Thursday, September 18, 2008

Well, it's Friday, and the weather is still pretty darn nice.
This morning on the drive into the office I listened to NPR, and they were playing clips of John McCain at a recent speaking engagement, talking about his new plans for government oversight and regulation of financial institutions and the markets. These clips were closely followed by town hall meetings from McCain speaking during the primaries earlier this year (I think this was in New Hampshire, but I'm not exactly sure) in which he railed against any increased regulation or "government interference" with financial systems and talked about how any such plans on the part of the Democrats could do nothing but lead us into an economic crisis.
I'm not bringing this stuff up just to show that McCain is contradicting himself (which, yes, politicians on both sides of the aisle tend to do). I'm bringing this up to show that there are, in fact, actual substantive differences in terms of economic ideologies between the two candidates. McCain may be talking about reform and greater oversight right now, but the man has been against such things for over 20 years in office, and to pretend that he's going to change now is doing nothing but paying lip service to the issue long enough to get him through the election. At heart, McCain is a "hands off", trickle down economics sort of guy. There's nothing wrong with having that belief (except that, personally, I think that sort of model really doesn't work and ends up screwing the middle class- but I respect the fact that there are people out there who have ther own, very legitimate reasons for thinking its more effective system than a system involving more government intervention). I just wish that McCain would just be honest about his ideology. It's interesting to watch him swing towards the left in order to try to win the election, while simultaneously attacking Obama, claiming that Obama's not really going to be an agent for change, while McCain has had 22 years with the good ol' boys in the Senate to effect change in terms of economic policy, but has shown no interest in doing so (and, of course, has voted with the current administration over 90% of the time). If McCain were really to be honest, he should just admit that he's a trickle down economics, no regulation sort of guy, and just argue that the economy is making a natural correction (albeit a big one) and that we'll eventually work our way through and get ourselves back on track (to a thriving economy where the rich keep getting richer). I strongly suspect that this is what McCain and many Republicans actually believe, but they just don't want to say it when so many of their middle class constituents are losing their jobs, their homes, and their health insurance.
Anyway, I think that the issue of our current economic crisis and the need to repair it is one area where people ought to be able to see a sort of clear choice between the candidates and their ideologies without letting a bunch of character attacks and political spin getting in the way.
If you want to see some of the specifics of Obama's plan to try to revitalize the economy, you can check out some of the details here (for those too lazy to click, it includes greater regulation of predatory credit card practices, greater protection for American workers through international trade agreements, infrastructure investment, tech sector and green industry investments for new jobs, a tax cut for middle class families, tougher regulations to protect against mortgage fraud and unfair lending practices, etc.). I doubt that Obama's plan contains any magic bullets, but I think it's a good start. It doesn't sound like it takes regulation too far, but it sounds like it takes aim at some serious issues that need fixing within our current economy.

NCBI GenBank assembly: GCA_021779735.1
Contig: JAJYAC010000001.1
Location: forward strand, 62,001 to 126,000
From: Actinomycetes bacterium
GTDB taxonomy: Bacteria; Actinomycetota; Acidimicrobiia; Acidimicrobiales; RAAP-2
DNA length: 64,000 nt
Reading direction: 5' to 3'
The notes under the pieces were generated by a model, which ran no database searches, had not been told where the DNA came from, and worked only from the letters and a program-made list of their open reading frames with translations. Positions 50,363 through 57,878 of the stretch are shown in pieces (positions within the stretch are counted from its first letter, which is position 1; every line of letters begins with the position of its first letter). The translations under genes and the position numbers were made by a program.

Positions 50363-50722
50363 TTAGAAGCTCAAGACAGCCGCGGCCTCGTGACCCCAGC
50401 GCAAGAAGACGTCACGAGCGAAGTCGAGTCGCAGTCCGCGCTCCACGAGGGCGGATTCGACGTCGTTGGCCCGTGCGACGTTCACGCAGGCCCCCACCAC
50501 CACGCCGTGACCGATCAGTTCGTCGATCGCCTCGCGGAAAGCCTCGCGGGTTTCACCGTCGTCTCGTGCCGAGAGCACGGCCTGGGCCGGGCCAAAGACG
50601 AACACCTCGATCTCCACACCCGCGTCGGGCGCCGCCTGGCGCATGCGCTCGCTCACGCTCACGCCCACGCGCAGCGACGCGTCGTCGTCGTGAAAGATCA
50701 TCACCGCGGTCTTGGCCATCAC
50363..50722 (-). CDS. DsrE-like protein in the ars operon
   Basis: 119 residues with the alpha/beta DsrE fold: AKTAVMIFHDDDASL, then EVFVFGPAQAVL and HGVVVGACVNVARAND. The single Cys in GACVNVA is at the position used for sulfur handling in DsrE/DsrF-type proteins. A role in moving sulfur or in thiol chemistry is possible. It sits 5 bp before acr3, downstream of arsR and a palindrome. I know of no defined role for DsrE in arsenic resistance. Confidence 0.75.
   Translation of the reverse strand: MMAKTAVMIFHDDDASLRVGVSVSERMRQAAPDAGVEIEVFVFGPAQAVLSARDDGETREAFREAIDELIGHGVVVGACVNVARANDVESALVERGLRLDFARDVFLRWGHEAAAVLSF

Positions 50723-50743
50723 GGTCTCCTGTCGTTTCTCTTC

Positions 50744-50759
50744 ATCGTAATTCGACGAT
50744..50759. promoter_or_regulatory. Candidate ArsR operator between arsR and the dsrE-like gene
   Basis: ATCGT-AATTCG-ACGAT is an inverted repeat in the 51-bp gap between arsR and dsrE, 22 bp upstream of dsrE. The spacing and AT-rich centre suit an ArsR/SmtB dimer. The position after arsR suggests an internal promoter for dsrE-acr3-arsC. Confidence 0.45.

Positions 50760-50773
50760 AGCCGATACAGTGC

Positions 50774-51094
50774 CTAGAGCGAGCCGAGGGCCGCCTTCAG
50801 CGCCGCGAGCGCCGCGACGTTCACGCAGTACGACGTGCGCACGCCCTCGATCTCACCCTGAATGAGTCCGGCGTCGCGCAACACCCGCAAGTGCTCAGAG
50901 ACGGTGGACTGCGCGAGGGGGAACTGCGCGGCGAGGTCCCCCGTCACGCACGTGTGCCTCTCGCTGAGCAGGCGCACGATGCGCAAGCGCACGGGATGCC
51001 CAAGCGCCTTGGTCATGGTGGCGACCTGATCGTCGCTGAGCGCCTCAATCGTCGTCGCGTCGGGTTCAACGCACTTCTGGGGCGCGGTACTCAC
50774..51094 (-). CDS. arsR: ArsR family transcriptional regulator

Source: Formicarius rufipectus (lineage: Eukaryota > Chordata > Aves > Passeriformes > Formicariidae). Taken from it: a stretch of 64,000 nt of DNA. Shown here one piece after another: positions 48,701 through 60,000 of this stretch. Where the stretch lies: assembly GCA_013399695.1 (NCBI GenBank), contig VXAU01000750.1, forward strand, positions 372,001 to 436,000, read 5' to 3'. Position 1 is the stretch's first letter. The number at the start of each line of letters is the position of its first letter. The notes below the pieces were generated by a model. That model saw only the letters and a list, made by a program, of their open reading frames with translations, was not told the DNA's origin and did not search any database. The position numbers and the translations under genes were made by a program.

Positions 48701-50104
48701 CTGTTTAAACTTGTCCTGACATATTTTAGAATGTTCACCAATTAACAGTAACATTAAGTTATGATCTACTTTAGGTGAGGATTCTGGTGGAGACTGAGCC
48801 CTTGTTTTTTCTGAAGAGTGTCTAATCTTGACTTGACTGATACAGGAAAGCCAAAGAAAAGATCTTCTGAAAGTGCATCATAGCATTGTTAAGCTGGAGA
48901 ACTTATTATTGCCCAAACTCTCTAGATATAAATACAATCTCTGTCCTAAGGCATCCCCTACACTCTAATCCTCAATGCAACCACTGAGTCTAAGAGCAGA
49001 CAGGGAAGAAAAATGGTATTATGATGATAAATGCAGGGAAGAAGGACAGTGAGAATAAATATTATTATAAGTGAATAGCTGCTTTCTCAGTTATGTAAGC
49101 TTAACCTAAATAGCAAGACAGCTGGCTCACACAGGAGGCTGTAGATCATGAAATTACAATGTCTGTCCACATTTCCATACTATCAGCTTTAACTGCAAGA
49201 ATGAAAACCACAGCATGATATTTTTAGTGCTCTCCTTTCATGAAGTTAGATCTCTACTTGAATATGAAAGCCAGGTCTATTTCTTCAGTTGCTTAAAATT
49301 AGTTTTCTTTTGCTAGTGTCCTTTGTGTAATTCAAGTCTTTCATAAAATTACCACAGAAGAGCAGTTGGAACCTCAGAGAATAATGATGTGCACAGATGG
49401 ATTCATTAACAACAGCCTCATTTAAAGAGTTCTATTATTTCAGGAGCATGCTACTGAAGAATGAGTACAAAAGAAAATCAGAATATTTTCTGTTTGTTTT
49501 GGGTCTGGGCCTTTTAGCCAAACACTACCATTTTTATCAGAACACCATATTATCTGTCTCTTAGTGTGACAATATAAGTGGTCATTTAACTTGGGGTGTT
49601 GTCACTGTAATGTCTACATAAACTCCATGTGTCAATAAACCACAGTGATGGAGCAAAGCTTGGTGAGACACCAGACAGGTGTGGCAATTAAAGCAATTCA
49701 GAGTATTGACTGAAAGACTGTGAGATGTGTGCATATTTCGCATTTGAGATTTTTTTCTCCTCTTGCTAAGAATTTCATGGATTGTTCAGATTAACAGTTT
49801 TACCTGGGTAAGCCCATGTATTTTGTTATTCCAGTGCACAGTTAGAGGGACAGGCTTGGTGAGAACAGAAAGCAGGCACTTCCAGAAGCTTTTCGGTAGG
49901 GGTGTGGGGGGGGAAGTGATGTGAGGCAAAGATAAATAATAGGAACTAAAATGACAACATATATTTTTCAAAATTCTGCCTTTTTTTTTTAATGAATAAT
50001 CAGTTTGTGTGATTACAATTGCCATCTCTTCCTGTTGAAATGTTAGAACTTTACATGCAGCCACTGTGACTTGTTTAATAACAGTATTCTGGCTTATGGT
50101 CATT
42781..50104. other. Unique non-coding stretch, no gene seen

McCain's plan for economic reform seems to feature, as a key component, the development of a new agency, The Mortgage and Financial Institutions Trust, whose goals are “to work with the private sector and regulators to identify institutions that are weak and take remedies to strengthen them before they become insolvent.” Pretty much I read this as an organization designed to continue the sort of ad hoc bailouts of poorly run institutions with taxpayer money (pouring more middle class taxpayer money into the top of the system in struggling financial institutions and hope that the benefits trickle down). Unsurprisingly, investors on Wall Street seem to like this sort of plan (mostly, I think, because it promises to throw them more life preservers when they get into trouble rather than trying very hard to prevent them from getting into trouble in the first place).
Anyway, I'm no economist, but I just don't think the policies in place over the last eight years have served us very well, and given his basic political ideology, I don't see things changing very much under McCain.
Thus ends my political rant of the day.

In other news, the season premier of It's Always sunny in Philadelphia was on last night. I haven't laughed that hard at a television show in a very long time. Who would have ever guessed that you could get so many laughs out of cannibalism, waterboarding, and oil prices? Anyway, that show is definitely not for everyone (they label it as MA- television meant for a mature audience, but as I told my brother, I'm not sure that anyone who's very "mature" would actually enjoy it), but it really cracks me up. The guys who write for and appear on that show are quick witted and fearless.

What else? On a more personal note, Eric Gottula, my good friend and the lead singer/songwriter for The Mono Ensemble, has just finished a new CD with his other band, Operation Moon Pie Face Destroy. I got an advanced copy of the CD a few nights ago and listened to the whole thing last night (I'm not sure it has a name yet- Eric just gave me the CD and didn't tell me). It's really good.
It's kind of strange for me, personally, to listen to it because I've been listening to Eric's music in many different configurations for a number of years now (in the Mono Ensemble and solo stuff that Eric has recorded on his own, mostly), so I still hear that sort of classic Eric quality to the music, but now it's as if he's speaking with a different voice- out of a different mouth (well, not literally out of a different mouth, since Eric still sings just about everything, but you know what I mean, hopefully).